And it started with the fire of January 16.

“Spencerville – that pleasant, thrifty little village of 1,000 inhabitants, situated fourteen miles west of Lima on the (Miami and) Erie canal and the T. C. & St.L. railroad – was the scene of a disastrous conflagration, early Tuesday morning, that at one time bid fair to sweep half the town out of existence, leaving bare the east bank of the canal,” the Democrat wrote. “The fire was first discovered between 3 o’clock and 4 o’clock a.m., and had secured such headway in the frame buildings where it was raging that the power to arrest its progress was not in human hands or heads until it had spent its fury.”

The Democrat wrote that “the entire able population of Spencerville was upon the ground with buckets, pails, and every conceivable vessel for carrying water to the seat of destruction. Fair, fragile women worked hand to hand and shoulder to shoulder with stout men. The hissing flames flashed defiance upon their efforts and seemed to snap demoniacally as building after building went down to ashes.”

Despite the efforts of Spencerville’s citizens and the abundant, handy supply of water available in the canal directly to the rear of the businesses, the only building left standing on the northern part of the west side of Broadway between Third and Fourth streets was a saloon owned by Leonard Johns on the corner of Fourth and Broadway, according to the newspaper.

In all about a half dozen buildings were destroyed. “The fire made a magnificent light, seemed to flash up and mingle with the clouds,” the Democrat wrote.

Like the fire itself, news of it spread rapidly. In Chicago, which knew something about big fires, the Tribune reported the Spencerville “conflagration” had destroyed the Burns & Veach dry goods store; the dry goods and groceries of L.G. Cochran; the millinery store and $800 in currency “secreted in the store of Miss Ella Cowan”; the “Spencerville Journal, with the entire outfit”; the restaurant of George Bayman; the blacksmith shop and dwelling of A. Barlow; “and the large tenement-house of Merrit Harvey.” The Tribune reported the fire “originated from a defective flue in Bayman’s restaurant.”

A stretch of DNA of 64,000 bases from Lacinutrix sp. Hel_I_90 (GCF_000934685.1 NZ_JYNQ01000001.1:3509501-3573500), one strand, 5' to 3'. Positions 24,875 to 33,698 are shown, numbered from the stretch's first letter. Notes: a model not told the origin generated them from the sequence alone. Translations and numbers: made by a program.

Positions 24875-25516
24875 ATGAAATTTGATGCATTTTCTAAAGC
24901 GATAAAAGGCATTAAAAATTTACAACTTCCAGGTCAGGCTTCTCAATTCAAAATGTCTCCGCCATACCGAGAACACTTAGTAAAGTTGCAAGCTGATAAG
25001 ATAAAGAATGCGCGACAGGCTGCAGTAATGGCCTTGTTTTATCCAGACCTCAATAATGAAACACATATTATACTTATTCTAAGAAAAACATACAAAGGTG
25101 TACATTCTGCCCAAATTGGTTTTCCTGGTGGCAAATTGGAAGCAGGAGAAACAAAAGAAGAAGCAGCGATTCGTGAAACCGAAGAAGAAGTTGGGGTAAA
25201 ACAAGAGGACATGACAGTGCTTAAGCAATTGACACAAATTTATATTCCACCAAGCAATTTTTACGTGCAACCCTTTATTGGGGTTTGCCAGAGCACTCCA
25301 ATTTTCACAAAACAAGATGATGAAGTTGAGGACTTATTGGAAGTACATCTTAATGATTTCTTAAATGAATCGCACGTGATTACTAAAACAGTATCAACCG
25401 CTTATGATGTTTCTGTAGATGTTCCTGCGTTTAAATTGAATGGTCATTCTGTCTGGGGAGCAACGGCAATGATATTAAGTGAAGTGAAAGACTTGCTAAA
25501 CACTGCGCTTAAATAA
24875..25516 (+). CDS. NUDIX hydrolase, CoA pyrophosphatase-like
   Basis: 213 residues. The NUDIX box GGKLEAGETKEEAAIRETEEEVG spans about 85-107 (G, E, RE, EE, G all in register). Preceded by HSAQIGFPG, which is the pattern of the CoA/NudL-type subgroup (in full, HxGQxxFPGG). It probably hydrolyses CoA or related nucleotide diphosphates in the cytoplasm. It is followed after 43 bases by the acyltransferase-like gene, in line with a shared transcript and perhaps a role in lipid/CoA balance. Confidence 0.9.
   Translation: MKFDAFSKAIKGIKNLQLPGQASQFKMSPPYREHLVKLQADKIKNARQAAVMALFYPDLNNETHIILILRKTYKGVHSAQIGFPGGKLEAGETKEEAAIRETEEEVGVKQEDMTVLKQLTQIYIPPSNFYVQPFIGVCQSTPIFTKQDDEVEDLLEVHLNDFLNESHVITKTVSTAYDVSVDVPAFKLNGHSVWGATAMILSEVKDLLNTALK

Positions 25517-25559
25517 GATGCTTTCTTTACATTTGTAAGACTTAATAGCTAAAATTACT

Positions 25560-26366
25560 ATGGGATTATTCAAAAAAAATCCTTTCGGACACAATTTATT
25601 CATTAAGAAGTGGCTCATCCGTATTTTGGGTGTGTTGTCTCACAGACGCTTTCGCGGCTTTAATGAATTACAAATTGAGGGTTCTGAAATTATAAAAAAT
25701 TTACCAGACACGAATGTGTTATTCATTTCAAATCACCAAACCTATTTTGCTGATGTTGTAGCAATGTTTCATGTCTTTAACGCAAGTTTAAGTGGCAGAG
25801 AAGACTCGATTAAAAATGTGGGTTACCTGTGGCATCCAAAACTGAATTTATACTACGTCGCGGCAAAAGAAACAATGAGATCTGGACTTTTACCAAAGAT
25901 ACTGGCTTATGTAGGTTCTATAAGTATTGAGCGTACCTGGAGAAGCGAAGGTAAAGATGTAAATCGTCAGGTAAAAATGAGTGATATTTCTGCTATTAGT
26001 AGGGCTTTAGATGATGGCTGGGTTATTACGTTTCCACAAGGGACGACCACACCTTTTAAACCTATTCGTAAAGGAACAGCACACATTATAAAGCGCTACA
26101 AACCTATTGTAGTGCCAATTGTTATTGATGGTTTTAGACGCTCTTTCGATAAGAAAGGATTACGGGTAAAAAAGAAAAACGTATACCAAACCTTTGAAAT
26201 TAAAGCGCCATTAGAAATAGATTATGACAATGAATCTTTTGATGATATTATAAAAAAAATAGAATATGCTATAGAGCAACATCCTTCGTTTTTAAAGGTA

The Weekly Jeffersonian in Findlay was less specific. “The fire fiend visited the village of Spencerville, Allen County, at 3 o’clock Tuesday morning, and totally destroyed the town,” the newspaper wrote, adding, “Spencerville was a flourishing village with a population of 550.” The Hartford (Wisconsin) Press reported that “the business portion of Spencerville, O., is a mass of smoldering ruins.”

Spencerville, it turned out, was not “totally destroyed.” Soon, the Journal was again reporting the village news. “The Spencerville Journal, lost by fire January 16, has reappeared under the date of April 6, and is brighter, better, prettier than ever …,” the Democrat wrote April 12. “The Democrat wishes them the greatest of success.”





This feature is a cooperative effort between the newspaper and the Allen County Museum and Historical Society.


See past Reminisce stories at

Reach Greg Hoersten at [email protected].